Harrisons Fund

Update on Repurposed Cancer Therapeutics Research Project

17 Sep 2017

Harrison's Fund, alongside other charities, is involved in this  research project led by Professor Steve Winder of Sheffield, on Repurposed Cancer Therapeutics as Treatments for DMD. The below report covers the  6 month period from February to August 2017.

Annual Report covering the 6 month period February 2017 to August 2017
Repurposed Cancer Therapeutics as Treatments for DMD

The original aims of the project were:
1. Assess the long-term efficacy of the tyrosine kinase inhibitors Dasatinib, Saracatinib and Bosutinib in reducing the dystrophic patho-physiology in mdx mice.
2. Assess the long-term efficacy of the proteasome inhibitor Carfilzomib in reducing the dystrophic patho-physiology in mdx mice.
3. Assess the possible synergistic effect of tyrosine inhibitors combined with proteasome inhibitors in further reducing the dystrophic patho-physiology in mdx mice..

During the last 6 months, the RA supported by this grant has had several health-related absences, meaning that we have lost 3 months working time on the project. Nonetheless, with support from other staff members in my lab and myself, all in vivo animal studies in relation to the original aims have now been completed. Some analysis from aim 1 remains to be finished off, but this will be combined with the same type of analysis also being conducted on the samples from aims 2 and 3, making for some efficiency savings. The RA is currently on a 50% phased return, and due to return to full-time working on 11th September. It should be able to complete all remaining analysis in the last 2 months of the project.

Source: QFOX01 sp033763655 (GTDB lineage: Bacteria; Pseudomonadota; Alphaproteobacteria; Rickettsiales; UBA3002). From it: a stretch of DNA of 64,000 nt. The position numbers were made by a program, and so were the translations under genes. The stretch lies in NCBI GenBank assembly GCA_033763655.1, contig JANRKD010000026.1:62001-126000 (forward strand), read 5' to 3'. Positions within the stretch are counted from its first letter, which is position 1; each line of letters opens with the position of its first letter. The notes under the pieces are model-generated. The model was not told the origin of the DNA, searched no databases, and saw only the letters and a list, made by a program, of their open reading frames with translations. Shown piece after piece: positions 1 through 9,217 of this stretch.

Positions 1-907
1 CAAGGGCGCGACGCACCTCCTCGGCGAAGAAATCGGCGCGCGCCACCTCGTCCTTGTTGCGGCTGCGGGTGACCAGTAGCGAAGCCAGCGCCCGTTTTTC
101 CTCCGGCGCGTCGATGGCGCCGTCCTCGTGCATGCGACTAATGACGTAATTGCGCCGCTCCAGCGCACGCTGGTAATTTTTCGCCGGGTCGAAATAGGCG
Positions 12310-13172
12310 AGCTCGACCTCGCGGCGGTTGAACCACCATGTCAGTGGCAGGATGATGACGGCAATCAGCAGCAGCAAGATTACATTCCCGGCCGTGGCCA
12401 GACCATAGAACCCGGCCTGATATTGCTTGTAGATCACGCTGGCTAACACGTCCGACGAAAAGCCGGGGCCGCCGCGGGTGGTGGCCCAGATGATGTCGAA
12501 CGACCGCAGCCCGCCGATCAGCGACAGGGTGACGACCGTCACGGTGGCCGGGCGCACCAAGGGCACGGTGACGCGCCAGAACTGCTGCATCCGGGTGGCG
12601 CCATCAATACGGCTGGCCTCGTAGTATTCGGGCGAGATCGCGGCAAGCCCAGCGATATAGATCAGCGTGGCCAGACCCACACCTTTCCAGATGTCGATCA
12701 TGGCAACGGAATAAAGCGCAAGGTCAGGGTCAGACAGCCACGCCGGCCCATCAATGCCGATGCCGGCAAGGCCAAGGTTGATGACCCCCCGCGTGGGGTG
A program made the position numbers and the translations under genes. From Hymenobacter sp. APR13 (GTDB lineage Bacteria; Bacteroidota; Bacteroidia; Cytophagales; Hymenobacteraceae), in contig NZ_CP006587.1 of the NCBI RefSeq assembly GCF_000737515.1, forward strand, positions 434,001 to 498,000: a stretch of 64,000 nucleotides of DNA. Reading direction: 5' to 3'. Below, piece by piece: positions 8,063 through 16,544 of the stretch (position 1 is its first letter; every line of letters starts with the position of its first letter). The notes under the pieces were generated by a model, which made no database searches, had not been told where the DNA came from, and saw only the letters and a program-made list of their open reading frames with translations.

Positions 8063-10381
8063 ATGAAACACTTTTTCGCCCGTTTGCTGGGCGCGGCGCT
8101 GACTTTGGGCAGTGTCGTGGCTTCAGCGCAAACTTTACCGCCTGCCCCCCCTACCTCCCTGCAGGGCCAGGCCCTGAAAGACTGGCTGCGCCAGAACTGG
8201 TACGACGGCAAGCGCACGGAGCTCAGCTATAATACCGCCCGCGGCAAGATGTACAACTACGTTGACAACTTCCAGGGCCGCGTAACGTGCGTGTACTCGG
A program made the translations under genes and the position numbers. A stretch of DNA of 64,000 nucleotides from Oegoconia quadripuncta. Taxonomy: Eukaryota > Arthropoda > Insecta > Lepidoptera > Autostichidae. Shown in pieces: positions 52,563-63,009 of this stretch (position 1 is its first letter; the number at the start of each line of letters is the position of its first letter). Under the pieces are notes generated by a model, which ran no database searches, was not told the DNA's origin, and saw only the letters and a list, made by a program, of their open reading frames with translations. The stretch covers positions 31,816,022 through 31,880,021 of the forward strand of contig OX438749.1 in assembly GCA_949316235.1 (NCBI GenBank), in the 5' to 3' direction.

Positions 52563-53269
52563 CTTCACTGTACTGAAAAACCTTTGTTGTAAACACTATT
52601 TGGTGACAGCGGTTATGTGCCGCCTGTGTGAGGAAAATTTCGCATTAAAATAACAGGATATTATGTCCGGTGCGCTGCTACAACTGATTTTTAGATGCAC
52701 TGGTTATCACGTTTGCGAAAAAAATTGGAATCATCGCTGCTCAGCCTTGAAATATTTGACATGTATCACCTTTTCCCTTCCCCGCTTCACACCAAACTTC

The proteasome inhibitor carfilzomib (Carf: 2.5 mg/kg), Src tyrosine kinase inhibitor bosutinib (Bos1: 25 mg/kg) and a combination of carfilzomib plus bosutinib (Carf+Bos: 2.5 + 25 mg/kg respectively) showed no improvement in physical performance over 12 weeks, in fact compared to control (Cont) there was a significant deterioration. This is in marked contrast to the significant improvement seen with bosutinib at the higher dose of 50mg/kg (Bos2). Analysis of the other parameters (in progress), such as serum biomarkers, central nucleation, inflammation and fibrosis will be informative in revealing possible reasons for the drop in performance. The data do highlight the need for more in depth dose-response studies than have so far been possible. Particularly with respect to bosutinib which over a two-fold concentration range, went from a 50% reduction to a 150% increase in physical performance. The carfilzomib data were disappointing, especially given the promising results of experiments carried out in zebrafish. Nonetheless, the reduced physical activity from either drug alone was not worsened when in combination, suggesting that at the right dose combination there still could be benefit to administration of both drugs together. However we should await the more in depth histopathological analysis before drawing frim conclusions.

Steve Winder Sheffield

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